Sunday, April 21, 2013

Day 42 The tenacity of diet mind

While I wouldn't call myself a yo-yo dieter (I never lost and gained the same 20 over and over; I mostly just gained and every 5-6 years I'd lose and get it back), I certainly have done my share of diets. When I was about 30 and weighed 155, a good weight for my frame, my partner at the time wanted me to be thinner. He liked very slim women and I wasn't. So I exercised a lot and ate very little for a few months and got myself down to a bony 134. It was impossible to sustain, of course. I was starving all the time and beginning to really drink and I put the weight back on. But that was, I think, the start of body image issues and weight manipulation for me.

Over the next 13 years of drinking, I got up to about 170. I dieted some (Slim fast, lean cuisine). All my friends dieted except the two or three who were struggling to keep their weight up. It was one of those inevitable conversations with friends. In early sobriety I lost some weight, gained a little, and then gave up for a while and gained a lot. About 12 years ago, I gave up sugar and over 6 months, I lost about 40 pounds and kept it off for two years. And I started eating sugar again and gained it all back and then some.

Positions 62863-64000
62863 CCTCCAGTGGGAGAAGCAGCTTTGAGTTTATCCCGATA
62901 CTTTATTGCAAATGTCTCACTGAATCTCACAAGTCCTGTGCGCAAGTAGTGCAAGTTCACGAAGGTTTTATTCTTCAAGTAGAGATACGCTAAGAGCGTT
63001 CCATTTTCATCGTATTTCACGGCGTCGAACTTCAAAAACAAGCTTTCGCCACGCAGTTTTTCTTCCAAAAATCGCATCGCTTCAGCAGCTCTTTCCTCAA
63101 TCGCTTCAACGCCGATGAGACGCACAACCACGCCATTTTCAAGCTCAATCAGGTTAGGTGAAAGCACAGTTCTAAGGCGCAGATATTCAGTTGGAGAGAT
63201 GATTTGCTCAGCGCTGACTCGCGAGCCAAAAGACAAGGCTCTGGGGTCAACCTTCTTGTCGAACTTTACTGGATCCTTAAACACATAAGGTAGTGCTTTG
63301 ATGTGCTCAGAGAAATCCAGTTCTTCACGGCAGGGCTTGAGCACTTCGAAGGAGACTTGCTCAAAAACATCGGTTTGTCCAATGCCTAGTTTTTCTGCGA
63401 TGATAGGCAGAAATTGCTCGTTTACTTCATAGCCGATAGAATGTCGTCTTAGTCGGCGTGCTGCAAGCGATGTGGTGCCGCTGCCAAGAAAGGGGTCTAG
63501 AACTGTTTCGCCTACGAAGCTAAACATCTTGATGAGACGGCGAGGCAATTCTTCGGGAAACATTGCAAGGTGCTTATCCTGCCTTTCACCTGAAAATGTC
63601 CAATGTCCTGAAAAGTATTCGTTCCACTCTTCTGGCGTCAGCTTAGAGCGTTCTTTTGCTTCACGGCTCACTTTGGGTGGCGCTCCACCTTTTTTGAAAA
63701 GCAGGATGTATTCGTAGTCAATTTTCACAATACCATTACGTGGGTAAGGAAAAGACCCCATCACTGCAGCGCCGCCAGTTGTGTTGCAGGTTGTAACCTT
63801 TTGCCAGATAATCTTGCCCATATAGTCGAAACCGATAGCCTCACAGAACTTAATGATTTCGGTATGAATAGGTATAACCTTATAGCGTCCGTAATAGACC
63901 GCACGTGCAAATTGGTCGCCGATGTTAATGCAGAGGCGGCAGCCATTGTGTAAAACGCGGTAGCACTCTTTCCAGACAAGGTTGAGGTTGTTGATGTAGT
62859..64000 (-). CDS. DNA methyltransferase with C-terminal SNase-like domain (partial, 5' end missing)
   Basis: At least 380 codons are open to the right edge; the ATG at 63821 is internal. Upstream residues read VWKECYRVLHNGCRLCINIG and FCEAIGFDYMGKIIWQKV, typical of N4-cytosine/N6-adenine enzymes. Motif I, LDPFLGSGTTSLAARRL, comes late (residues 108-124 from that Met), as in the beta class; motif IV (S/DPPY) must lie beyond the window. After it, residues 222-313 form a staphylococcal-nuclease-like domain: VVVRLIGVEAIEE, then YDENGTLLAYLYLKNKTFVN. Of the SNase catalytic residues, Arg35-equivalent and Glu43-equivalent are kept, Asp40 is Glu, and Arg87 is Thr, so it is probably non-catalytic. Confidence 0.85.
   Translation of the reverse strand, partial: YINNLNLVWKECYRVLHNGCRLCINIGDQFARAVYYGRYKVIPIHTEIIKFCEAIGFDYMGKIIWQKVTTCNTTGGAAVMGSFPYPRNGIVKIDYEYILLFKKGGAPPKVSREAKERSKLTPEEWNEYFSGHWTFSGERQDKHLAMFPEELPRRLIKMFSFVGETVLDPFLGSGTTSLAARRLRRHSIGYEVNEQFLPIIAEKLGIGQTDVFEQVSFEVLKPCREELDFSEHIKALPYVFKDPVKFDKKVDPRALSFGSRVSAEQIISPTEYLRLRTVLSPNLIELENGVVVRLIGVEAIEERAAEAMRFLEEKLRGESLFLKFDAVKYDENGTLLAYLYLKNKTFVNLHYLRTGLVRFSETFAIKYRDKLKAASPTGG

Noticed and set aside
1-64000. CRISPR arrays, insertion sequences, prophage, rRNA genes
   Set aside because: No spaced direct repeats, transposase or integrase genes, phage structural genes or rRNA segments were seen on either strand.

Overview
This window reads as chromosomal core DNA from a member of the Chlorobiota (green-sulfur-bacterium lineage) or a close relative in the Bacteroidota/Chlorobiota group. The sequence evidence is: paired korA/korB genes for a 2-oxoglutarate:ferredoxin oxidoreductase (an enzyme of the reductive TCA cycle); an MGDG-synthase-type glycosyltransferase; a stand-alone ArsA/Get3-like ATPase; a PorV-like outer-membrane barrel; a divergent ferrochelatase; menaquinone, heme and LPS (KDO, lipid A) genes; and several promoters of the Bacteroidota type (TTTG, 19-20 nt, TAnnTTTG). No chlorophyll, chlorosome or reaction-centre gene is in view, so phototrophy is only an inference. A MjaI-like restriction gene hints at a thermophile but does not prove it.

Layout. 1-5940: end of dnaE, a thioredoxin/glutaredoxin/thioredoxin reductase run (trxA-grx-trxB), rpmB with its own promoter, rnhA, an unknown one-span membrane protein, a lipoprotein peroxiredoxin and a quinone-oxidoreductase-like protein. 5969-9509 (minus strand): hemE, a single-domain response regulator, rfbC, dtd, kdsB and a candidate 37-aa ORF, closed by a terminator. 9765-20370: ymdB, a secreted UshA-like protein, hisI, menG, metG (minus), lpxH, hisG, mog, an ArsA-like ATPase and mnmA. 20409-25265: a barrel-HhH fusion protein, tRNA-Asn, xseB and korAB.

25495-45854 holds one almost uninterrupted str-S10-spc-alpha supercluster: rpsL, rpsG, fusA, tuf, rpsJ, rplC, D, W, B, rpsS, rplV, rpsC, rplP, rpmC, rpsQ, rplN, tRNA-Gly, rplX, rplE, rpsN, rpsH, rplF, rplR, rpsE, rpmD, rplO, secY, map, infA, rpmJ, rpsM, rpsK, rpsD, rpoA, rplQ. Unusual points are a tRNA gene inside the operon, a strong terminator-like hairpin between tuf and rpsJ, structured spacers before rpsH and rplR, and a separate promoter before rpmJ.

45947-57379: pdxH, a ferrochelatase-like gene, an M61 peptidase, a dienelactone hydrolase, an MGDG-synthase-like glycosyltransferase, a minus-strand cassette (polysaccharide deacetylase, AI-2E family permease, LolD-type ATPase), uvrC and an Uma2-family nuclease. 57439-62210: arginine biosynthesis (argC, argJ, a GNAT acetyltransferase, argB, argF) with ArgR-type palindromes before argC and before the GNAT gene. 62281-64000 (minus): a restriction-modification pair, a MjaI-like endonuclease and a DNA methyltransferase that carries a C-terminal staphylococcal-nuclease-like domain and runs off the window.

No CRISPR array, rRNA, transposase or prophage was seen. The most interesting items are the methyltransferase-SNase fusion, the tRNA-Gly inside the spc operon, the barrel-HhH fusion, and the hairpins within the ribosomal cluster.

This isn't an unusual story. I include it just to show that I have had plenty of opportunities to develop diet mind and make it second nature. And I have seen diet mind show up in the last few weeks. Meat is limited on my plan, but my diet mind says to eat a lot of lean animal protein, that carbs are the enemy. So I have felt deprived without more meat and I was concerned about eating rice and beans when they got added to the plan in Week 3. I would find myself taking very small portions of rice or beans and no meat and then suffer from hunger. When I told my coach, she laughed and said "Old thinking." She told me to eat 1-1/2 cups of rice and 1-1/2 cups of beans every day. You will feel full and you will still lose weight, she said.

It's hard to give up the old beliefs, the old indoctrination, especially with so much conflicting "science" available. But the addition of the rice and beans has made a huge difference in diminishing the cravings I was having. A good lesson in trusting my coach.


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